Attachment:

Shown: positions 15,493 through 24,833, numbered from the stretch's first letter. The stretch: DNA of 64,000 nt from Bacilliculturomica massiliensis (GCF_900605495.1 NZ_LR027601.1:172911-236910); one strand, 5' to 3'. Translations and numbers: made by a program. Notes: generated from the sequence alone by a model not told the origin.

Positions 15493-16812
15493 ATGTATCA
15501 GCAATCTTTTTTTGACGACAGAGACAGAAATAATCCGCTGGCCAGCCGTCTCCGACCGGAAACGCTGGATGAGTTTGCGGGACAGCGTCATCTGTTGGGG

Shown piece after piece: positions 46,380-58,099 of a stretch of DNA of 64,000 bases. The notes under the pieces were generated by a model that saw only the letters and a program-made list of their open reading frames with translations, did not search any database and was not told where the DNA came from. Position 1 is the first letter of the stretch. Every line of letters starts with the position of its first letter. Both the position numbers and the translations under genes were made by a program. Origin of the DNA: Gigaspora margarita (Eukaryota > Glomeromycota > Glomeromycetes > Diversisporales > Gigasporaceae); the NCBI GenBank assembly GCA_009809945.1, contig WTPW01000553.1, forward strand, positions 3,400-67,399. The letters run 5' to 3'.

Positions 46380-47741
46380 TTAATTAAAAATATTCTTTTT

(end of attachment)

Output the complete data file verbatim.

Shown: positions 15,493 through 24,833, numbered from the stretch's first letter. The stretch: DNA of 64,000 nt from Bacilliculturomica massiliensis (GCF_900605495.1 NZ_LR027601.1:172911-236910); one strand, 5' to 3'. Translations and numbers: made by a program. Notes: generated from the sequence alone by a model not told the origin.

Positions 15493-16812
15493 ATGTATCA
15501 GCAATCTTTTTTTGACGACAGAGACAGAAATAATCCGCTGGCCAGCCGTCTCCGACCGGAAACGCTGGATGAGTTTGCGGGACAGCGTCATCTGTTGGGG

Shown piece after piece: positions 46,380-58,099 of a stretch of DNA of 64,000 bases. The notes under the pieces were generated by a model that saw only the letters and a program-made list of their open reading frames with translations, did not search any database and was not told where the DNA came from. Position 1 is the first letter of the stretch. Every line of letters starts with the position of its first letter. Both the position numbers and the translations under genes were made by a program. Origin of the DNA: Gigaspora margarita (Eukaryota > Glomeromycota > Glomeromycetes > Diversisporales > Gigasporaceae); the NCBI GenBank assembly GCA_009809945.1, contig WTPW01000553.1, forward strand, positions 3,400-67,399. The letters run 5' to 3'.

Positions 46380-47741
46380 TTAATTAAAAATATTCTTTTT